EE Times: But in the beginning, you were trying to make analog micromirrors.
Hornbeck: Yes, we struggled for several years trying to get enough uniformity and optical efficiency to do simple xerographic printing with a linear array of 2,400 analog micromirrors. But by 1986, it became apparent we were not going to be successful. The uniformity just wasn't there, our analog voltages were too highas big as 30 voltsand still there wasn't enough mirror deflection angle. This was all because we were trying to make analog micromirrors. So the second radical departure to anything that anyone had done before was to go digital.
EE Times: What year was that?
Hornbeck: I invented the digital micromirror device in 1987 and applied for a patent that, when issued, formed the basis for all subsequent DMD architectures. Instead of continuing to develop analog MEMS micromirrors that depended upon a delicate balance between electrostatic attractive forces and the restoring forces of a flexure, I developed a micromirror that would flip between two digital states, where contact was made to stop the micromirror in the positive and negative directions. This technique made it easier to control the angles compared with our analog micromirrors, which had no stops.
EE Times: Are there other benefits to going digital?
Hornbeck: Yes. By operating the micromirrors in a bistable mode, we could go to much lower operating voltages since the micromirrors could be triggered into either stable state. So this new digital architecture enabled larger rotation angles with better uniformity and lower operating voltages compared with analog micromirrors. That's been the basis ever since for our success with MEMS.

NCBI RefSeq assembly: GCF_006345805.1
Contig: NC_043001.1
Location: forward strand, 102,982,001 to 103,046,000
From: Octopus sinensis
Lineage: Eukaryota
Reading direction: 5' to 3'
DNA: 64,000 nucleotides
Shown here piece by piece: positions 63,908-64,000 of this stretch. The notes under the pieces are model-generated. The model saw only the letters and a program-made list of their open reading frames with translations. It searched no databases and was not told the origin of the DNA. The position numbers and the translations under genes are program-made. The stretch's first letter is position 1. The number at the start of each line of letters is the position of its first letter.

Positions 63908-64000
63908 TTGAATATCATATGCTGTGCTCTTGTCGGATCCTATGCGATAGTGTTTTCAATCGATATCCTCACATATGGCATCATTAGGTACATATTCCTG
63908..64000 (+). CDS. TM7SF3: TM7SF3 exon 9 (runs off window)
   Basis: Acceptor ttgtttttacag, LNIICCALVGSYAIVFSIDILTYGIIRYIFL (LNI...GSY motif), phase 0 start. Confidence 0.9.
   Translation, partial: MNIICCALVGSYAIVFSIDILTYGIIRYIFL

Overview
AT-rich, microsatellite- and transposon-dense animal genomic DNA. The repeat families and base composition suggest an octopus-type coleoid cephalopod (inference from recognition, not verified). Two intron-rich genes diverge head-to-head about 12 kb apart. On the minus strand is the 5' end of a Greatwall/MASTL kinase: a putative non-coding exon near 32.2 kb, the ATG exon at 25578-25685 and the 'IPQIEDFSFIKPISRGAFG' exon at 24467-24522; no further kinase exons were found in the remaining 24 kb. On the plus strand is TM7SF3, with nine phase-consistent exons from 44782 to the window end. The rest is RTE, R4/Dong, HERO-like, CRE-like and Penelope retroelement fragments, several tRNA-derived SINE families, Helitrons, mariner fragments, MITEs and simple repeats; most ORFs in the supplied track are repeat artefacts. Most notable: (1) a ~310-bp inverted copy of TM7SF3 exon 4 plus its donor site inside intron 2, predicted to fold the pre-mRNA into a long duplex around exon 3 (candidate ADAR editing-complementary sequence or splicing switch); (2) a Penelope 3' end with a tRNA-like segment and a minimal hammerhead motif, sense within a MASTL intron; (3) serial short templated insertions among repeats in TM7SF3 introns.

EE Times: Did you apply the digital design to the page-printing application you mentioned earlier?
Hornbeck: Actually, the first commercialization of DMD was in an airline ticket printer. We had a very successful impact printer for airline tickets in those days, but the industry was converting from the old-style red carbon copies to individual coupons. Printing individual coupons upped the speed requirement, and our impact printers couldn't keep up. So to maintain market share, we decided to go to higher-speed xerographic printing. Instead of using a conventional polygon scanner, TI made the decision to use a linear DMDan 840 x 1 array of micromirrors. The first product, the DMD2000 airline ticket printer, went to market in 1990.